Tom: I’ll grant you that, by the last chorus, I was on board with it (well done to whoever added that whoop at 2:24). It’s good! It’s above average, even! But I’m baffled as to why it’s the most popular song of the eighth-most-moneyed female artist.

Tim: And if this was playing on my night out? I would be absolutely right there with Helene. Let’s be honest, anyone who doesn’t appreciate that deserves to be pitied more than anything else. Because it’s FABULOUS.

Benjamin – Juon sut pois

“He’s not taking his breakup very well. At all.”

Tim: Benjamin is…well, let’s just say he’s not taking his breakup very well. At all. (Video gets a bit disturbing at the end, you can stop it once the music’s finished.)

Tom: All that effort, all that long take, all that ruining his hair, and someone leaves “.mp4” in the video when they upload it. I mean, yes, that’s clearly a big emotional cathartic moment, but “.mp4”? Really? Anyway, yeah, the song. Big emotions, I guess?

Tim: He’s screwed up, he’s saying he’s sorry, but she ain’t having any of it, so naturally he’s wraping himself up in cling film and getting rid of his lovely hair, because what else is there to do? For all the unnecessary drama of the video, though, this is actually a track I can get on board with. Even without that video, the chorus still has a lot of emotional baggage with it, which depending on my mood may well get me shouting out and singing along.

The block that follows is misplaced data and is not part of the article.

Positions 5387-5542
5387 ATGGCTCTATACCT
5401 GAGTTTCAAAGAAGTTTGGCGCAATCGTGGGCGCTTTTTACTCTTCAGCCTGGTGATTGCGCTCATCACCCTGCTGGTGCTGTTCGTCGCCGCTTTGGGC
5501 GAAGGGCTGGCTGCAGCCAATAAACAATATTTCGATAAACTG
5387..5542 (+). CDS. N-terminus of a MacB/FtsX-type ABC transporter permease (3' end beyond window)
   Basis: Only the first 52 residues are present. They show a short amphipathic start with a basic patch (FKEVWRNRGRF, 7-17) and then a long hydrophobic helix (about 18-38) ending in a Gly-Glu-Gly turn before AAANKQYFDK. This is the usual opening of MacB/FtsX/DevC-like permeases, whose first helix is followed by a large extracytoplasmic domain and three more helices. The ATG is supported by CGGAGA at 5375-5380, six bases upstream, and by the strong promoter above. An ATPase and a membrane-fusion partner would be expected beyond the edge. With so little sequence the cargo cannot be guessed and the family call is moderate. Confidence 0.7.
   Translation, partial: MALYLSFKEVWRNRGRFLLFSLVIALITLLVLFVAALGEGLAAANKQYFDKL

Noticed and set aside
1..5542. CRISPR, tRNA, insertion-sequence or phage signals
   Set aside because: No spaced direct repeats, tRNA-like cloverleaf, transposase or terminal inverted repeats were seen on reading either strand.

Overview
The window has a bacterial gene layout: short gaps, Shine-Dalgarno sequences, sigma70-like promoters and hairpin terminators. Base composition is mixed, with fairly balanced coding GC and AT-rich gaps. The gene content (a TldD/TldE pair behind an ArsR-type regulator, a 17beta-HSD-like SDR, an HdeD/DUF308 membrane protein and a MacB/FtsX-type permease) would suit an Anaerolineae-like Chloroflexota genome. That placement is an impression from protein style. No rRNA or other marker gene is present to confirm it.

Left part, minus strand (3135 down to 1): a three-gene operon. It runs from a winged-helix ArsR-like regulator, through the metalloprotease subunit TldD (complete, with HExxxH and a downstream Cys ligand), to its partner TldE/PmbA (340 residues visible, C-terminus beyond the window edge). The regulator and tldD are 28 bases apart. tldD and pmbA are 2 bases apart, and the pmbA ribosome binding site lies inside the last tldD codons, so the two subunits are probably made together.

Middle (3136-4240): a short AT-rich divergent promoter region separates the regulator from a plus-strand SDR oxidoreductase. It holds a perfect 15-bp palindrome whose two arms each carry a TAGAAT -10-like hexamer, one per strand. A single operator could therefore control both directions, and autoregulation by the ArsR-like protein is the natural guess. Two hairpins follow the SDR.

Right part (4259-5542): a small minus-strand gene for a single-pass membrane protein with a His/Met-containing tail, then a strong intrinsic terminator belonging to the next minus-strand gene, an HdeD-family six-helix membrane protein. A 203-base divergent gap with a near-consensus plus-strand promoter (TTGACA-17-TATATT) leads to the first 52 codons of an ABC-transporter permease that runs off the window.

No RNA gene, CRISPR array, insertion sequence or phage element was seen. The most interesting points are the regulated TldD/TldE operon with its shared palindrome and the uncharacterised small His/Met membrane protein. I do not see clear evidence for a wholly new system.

Tom: It’s a good chorus, you’re right! Although I’m not sure how you’re singing along.

Tim: It is a bit tricky with it being in Finnish, I’ll grant you, but I’ll go with poison and pretty much get the same idea. Hefty music, hefty vocals, hefty song. I like it.

Andreas Wijk – NuMb ❄︎

“I’m really happy for you! Guess what!”

Tom: Our first emoji in a title! I wondered how long it’d be.

Tim: Yeah – I don’t know why there’s a snowflake in the title of this song, not do I know why it’s not on the artwork but is on everything else to do with the song. Probably for the same reason the M is capitalised; again, though, no idea. Shall we have a listen anyway?

Tom: I bet it’s less exciting than the emoji in the title.

Tim: Now, I don’t know exactly how to describe the type of chorus that this is that I quite like – the male vocal that’s partly shouty but still with enough non-shoutiness to convey proper emotion. It’s on display here, and also, taking one example that springs to mind, Oscar Zia’s Human from a couple of years back. Perhaps an acquired taste, but when it’s done properly it just seems to do it for me.

Tom: I’m really happy for you! Guess what!

Tim: It doesn’t do it for you?

Tom: It doesn’t do anything for me, and I’m wondering if my ears are burnt out or something. So many pop tracks, so few that actually make me sit up and listen.